Behavior Event Interviewing (BEI)

What is Behavior Event Interviewing?

BEI’s can be one of the most reliable tools in predicting an applicant’s future on-the-job performance.

The theory of behavior event interviewing (BEI) is simple. It considers the best way for an organization to predict an individuals future behavior and performance is to have the individual talk about their past competencies, behavior and performance. There are additional benefits to both the organization and the individual as well.

This interview style is based in the belief that hypothetical responses – which are what most people give and what most interviewers ask for - do not predict how a person will act in a future situation. In fact, most of the time the answers an interviewee provides are what they believe the interviewer wants to hear.

The additional benefits BEI’s provide are the opportunities for HR departments and interview panels to use a standardized assessment method to measure the responses and qualifications of their prospects. Employers need to hire the candidate who has the best skills for the job. Being measurable is increasingly important as it provides consistent, quantifiable proof that the best candidate has been chosen and that the final decision is defendable. The root of a BEI is therefore in the development and the delivery of standardized questions which allows each individual being interviewed to be measured based on their own responses.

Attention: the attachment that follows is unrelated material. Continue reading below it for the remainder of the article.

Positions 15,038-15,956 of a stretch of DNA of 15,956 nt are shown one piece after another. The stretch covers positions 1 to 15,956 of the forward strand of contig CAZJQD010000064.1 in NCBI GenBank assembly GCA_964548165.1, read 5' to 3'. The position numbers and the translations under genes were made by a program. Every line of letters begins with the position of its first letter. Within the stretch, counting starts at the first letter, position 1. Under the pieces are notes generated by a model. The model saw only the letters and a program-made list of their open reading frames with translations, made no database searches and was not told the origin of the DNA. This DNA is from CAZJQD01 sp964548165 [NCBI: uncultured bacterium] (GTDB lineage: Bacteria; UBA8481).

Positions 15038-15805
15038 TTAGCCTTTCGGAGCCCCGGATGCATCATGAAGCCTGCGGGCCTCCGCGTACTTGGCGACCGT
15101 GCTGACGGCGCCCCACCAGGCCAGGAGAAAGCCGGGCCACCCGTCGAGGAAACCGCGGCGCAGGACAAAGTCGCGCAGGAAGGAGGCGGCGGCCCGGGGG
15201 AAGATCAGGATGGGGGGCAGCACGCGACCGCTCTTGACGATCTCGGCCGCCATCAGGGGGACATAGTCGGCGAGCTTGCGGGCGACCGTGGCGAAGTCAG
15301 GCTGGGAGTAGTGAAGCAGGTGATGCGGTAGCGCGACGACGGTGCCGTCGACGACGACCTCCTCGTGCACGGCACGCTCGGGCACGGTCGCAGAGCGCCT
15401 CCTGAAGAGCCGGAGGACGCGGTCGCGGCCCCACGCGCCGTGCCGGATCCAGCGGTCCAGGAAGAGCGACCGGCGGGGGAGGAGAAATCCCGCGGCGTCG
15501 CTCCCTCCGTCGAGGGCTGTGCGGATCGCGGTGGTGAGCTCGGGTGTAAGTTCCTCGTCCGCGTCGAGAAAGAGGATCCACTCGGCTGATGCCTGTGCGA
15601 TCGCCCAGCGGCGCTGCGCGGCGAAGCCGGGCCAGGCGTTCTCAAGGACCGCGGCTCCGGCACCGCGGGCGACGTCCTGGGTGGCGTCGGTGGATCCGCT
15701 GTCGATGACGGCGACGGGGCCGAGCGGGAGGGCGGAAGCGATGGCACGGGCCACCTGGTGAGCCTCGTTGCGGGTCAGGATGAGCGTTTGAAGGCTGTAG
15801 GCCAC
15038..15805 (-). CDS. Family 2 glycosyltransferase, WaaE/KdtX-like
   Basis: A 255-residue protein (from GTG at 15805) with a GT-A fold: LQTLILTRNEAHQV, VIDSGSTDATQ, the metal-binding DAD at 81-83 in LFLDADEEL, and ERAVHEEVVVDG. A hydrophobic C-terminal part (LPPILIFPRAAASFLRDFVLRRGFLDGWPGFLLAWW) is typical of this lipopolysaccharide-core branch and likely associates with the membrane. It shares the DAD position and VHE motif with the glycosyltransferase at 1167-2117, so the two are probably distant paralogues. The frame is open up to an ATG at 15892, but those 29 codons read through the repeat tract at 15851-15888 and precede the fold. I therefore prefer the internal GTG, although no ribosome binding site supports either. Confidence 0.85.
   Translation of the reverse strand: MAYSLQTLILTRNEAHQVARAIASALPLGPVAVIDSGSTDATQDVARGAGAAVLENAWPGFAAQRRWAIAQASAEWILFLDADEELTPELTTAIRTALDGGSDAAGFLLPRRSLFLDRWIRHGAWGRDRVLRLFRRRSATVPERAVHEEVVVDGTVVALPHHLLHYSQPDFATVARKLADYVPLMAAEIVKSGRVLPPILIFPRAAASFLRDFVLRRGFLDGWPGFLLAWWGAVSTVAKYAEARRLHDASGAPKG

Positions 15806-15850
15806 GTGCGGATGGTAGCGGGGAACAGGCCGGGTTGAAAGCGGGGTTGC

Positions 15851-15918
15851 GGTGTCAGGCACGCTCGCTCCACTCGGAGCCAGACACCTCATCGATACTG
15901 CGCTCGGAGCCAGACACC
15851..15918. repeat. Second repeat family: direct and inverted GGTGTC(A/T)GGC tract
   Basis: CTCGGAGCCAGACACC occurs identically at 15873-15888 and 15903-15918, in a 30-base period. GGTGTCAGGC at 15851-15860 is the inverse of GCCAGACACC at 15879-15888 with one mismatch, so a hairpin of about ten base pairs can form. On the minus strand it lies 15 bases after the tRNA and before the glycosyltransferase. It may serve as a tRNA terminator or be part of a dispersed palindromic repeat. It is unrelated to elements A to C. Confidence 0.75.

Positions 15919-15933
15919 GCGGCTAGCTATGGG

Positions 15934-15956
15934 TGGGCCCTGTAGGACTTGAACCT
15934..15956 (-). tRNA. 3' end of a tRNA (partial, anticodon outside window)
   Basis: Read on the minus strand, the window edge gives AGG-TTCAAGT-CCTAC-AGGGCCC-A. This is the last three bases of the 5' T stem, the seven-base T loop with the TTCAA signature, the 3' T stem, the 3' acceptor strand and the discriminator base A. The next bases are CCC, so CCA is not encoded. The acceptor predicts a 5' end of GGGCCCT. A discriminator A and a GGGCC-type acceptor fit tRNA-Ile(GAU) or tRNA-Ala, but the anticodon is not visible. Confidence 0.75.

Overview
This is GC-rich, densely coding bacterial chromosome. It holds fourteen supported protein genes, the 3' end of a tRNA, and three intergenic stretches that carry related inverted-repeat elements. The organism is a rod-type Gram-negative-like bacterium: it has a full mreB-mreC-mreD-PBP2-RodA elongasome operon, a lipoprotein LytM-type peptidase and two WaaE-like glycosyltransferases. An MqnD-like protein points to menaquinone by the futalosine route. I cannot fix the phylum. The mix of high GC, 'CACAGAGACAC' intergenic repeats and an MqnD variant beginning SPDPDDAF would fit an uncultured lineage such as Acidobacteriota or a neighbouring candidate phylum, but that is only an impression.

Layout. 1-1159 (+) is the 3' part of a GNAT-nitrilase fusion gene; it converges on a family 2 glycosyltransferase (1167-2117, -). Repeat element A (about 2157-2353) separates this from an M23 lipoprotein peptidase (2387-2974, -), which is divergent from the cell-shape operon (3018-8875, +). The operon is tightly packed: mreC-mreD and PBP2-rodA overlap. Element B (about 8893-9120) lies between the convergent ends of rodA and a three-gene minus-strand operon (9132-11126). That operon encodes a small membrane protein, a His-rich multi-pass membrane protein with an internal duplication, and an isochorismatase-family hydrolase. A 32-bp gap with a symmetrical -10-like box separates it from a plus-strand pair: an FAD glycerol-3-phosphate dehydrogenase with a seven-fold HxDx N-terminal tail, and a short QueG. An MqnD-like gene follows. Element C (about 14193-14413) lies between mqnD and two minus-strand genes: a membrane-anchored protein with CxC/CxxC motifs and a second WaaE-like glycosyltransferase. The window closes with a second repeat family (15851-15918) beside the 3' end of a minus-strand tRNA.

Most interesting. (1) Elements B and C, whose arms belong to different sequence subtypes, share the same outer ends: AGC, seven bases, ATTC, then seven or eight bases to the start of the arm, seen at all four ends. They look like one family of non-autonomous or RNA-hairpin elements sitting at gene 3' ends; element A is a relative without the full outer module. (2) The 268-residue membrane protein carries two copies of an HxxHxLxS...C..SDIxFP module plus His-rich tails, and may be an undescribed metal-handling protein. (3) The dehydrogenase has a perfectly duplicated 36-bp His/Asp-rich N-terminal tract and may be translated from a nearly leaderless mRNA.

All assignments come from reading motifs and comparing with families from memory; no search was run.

What are your responsibilities... if you are interviewing or are part of a panel?

Prior to the interview all of the questions should be designed and (if you are part of a small panel), agreed upon. Each question should have a specific purpose to measure a pre-identified, desirable behavior and competency that is in line with the job deliverables. It should go without saying that BEI questions are open-ended questions. BEI questions should be designed so they evoke responses that are based within the interviewees’ own personal experiences and abilities, and hopefully the interviewee will offer concrete examples of their past achievements.

The interviewers must also review and agree upon the measurement form they will use during the interviews to take notes and measure each interviewee. Once all interviews are conducted, you can the job deliverables . You can design a form based on your offices requirement, however, a sample of a very simple form is as follows.

Name of Interviewee _______________________ Position _________________________

Names of Interviewers 1. _______________________ 2. __________________________

Names of Interviewers 3. _______________________ 4. __________________________

Date _________________________________

 

Question

Response Rating
1 2 3 4 5

Notes (Strengths / Weaknesses)

1.    
2.    
3.    
4.    
5.    


During a behavioral interview, and interviewee should be informed their responses should be in relation to their own real life events. I recommend this as much a courtesy as well as a time saver for the interviewers. An interviewer may to need to guide personal responses at first as by nature, many of us commonly downplay our own achievements and offer credit to others or discuss the goals of ‘the team’. I find an interesting thing to watch for when interviewing someone who is new to BEI is to watch how well they implement new instruction.